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High risk of rear-end crashes for novice teen drivers

Rear End CollisionThe Traffic Injury Prevention Journal  recently released a study comparing traffic accidents involving novice teen drivers and experienced adults. The study uses data from the Strategic Highway Research Program 2 (SHRP2) Naturalistic Driving Study. Naturalistic driving is a new approach of analyzing driving behavior. In the SHRP2 naturalistic driving study, 2,360 drivers of all ages and genders across the US agreed to have their driving behavior electronically monitored. For a specific period of time, each participant’s car was equipped with high tech data-collecting devices that analyzed their day to day driving activities and behavior.

A team led by researchers from the Center for Injury Research and Prevention at the Children’s Hospital of Philadelphia used the naturalistic driving data to compare crash rates and rear-end striking crashes among novice teens and experienced adults.  Researchers found 539 crashes involving novice teen drivers (16 to 19 years old) or experienced adult drivers (35 to 54 years old). They looked at data from onboard instrumentation such as scene cameras, accelerometers and GPS to  identify rear-end crashes. Each of these rear-end collisions were then analyzed to obtain information about impact velocity and severity of the crash.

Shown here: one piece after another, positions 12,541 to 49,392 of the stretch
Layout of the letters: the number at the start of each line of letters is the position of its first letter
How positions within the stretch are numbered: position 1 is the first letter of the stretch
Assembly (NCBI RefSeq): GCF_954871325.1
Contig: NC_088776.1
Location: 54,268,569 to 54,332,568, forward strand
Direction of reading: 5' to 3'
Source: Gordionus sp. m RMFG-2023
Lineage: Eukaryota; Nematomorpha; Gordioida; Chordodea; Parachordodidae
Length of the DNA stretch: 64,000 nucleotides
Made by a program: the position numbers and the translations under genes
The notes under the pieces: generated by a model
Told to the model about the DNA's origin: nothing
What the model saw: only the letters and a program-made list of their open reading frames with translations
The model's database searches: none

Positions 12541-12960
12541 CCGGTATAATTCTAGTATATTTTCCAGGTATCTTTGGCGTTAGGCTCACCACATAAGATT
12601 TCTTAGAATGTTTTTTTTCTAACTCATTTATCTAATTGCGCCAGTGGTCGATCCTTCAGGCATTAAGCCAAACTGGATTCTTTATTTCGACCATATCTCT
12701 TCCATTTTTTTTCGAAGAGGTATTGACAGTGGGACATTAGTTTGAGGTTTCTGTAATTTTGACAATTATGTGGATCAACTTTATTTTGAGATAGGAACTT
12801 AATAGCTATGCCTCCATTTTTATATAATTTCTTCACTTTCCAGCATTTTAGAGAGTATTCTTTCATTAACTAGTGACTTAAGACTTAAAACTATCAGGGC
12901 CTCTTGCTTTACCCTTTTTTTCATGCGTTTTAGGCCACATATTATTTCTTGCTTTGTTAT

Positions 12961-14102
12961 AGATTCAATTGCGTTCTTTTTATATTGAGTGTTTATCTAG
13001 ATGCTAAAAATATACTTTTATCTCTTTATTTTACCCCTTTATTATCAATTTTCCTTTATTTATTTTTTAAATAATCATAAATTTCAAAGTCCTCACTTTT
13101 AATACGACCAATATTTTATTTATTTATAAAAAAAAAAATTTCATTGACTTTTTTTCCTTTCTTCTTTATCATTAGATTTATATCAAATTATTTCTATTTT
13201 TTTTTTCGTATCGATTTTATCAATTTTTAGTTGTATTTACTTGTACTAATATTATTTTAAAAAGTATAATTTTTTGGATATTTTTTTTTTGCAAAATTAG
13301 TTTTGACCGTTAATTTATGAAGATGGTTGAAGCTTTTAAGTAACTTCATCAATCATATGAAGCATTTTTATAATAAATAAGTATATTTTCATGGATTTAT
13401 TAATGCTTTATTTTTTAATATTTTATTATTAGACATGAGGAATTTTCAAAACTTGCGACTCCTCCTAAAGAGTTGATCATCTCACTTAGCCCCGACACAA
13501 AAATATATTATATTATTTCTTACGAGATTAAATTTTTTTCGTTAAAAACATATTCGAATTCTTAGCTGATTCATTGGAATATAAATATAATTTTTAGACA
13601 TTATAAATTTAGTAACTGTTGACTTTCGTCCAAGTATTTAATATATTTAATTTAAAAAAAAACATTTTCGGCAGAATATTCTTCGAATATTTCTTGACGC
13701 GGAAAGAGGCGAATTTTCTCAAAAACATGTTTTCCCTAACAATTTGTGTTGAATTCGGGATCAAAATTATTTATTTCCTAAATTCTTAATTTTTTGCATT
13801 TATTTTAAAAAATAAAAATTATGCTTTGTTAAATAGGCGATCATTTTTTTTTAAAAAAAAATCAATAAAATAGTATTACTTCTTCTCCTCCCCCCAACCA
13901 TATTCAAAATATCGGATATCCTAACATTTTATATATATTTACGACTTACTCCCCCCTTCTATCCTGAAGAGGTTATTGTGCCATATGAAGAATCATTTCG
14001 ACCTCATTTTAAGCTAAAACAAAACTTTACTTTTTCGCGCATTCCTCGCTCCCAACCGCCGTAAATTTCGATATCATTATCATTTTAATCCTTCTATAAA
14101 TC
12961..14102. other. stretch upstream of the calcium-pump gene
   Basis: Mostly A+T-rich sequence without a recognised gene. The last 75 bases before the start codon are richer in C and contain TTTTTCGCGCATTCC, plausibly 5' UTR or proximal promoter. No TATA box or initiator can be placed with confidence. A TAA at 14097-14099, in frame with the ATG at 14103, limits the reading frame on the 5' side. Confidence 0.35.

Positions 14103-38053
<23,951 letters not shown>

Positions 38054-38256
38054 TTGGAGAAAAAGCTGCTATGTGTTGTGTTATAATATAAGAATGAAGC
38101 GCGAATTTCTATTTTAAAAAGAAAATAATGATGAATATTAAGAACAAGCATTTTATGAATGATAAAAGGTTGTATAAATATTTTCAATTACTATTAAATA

The study found that rear-end crashes represented 43% of all significant at-fault crashes. Novice teen drivers had a crash rate of 30 per million miles driven and a rear-end striking crash rate of 13.5 compared to respectively 5.3 and 1.8 per million miles driven for experienced adult drivers. The median impact velocity for rear-end crashes was 18.9 mph for novice drivers and 2.8 mph for experienced drivers. Rear-end crash severity was also higher for teens than for adults.

The study also looked at secondary tasks performed by the driver just before the crashes. Cell phone use is the most common secondary task being performed before the crash for novice teen drivers. A third of them were using their cell phone before the crash with half of them texting.

Previous studies of crashes and rear-end crashes based on fatalities or police reports previously came to similar conclusions. However this study found a teen-adult crash rates and rate ratios that were 3 times higher than previous studies findings.